Second week as a semi-professional bicycle blogger and the motivation is obviously still quite high. This Monday was packed with bicycle cycling starting with a Tour de Saltsjöbaden (43 kilometers) on the semi-plastic bike followed by a couple of kilometers on the single speed to meet a friend for lunch and then a gentle digestive ride back home.
Not being Swedish and riding a bicycle the day after the general elections was not the safest thing to do according to all that drama I was reading online for breakfast (Sweden Democrats – far-right, right-wing populist & anti-immigration – became Sweden’s third largest political party and right-wing-car-centric politics are still doing strong) but I decided to hit the road anyway. And you know what happened? I was able to stay in the saddle all the way: no one tried to put me on a Paris-bound charter flight neither was I ran over by a campaigner from the Moderate Party in a SUV with tinted windows.
I must admit that the best riding on le Tour de Saltsjöbaden (which, for me, starts from Årstafältet) is around Solsidan where voters (as the chart shows) massively support the motorized-traffic-loving party. I had the road for myself most of the time and stopped a couple of times by the shore to take pictures or enjoy the view. It’s sort of surprising but actually makes perfect sense: people living around Solsidan don’t drive in Solsidan. But they drive to Stockholm – like most of those living in the richer neighbourhoods – and the closer you get to the city center, traffic just worsens, support to the Green Party increases and riding becomes quite unpleasant.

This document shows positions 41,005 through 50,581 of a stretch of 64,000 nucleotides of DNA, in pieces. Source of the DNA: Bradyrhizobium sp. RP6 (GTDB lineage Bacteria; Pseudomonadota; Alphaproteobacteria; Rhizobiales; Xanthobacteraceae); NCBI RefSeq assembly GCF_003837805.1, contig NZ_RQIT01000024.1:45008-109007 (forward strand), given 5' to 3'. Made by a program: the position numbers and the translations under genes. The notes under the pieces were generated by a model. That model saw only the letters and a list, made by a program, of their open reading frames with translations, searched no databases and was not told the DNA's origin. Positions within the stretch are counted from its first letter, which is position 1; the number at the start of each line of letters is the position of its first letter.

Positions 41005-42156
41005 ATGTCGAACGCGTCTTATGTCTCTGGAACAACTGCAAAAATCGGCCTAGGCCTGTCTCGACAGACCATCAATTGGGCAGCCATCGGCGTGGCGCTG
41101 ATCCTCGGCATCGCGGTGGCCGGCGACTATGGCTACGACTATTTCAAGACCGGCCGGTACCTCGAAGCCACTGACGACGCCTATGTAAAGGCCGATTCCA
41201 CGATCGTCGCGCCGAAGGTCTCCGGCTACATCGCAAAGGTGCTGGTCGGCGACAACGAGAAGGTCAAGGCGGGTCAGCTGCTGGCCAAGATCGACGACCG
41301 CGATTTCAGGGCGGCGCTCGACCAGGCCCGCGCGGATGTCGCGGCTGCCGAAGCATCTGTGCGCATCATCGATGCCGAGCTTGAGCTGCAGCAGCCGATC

Nothing new under the sun though and life in Stockholm has not dramatically changed overnight. Cycling in and around the city center is still not world-class quality and I bet it will remain so for the next four years. There are some hidden gems not far from the busy roads and you’ll find them if you get on your bike. You could even find a restaurant serving lamb loin and enjoy a beer with lunch. I know I did.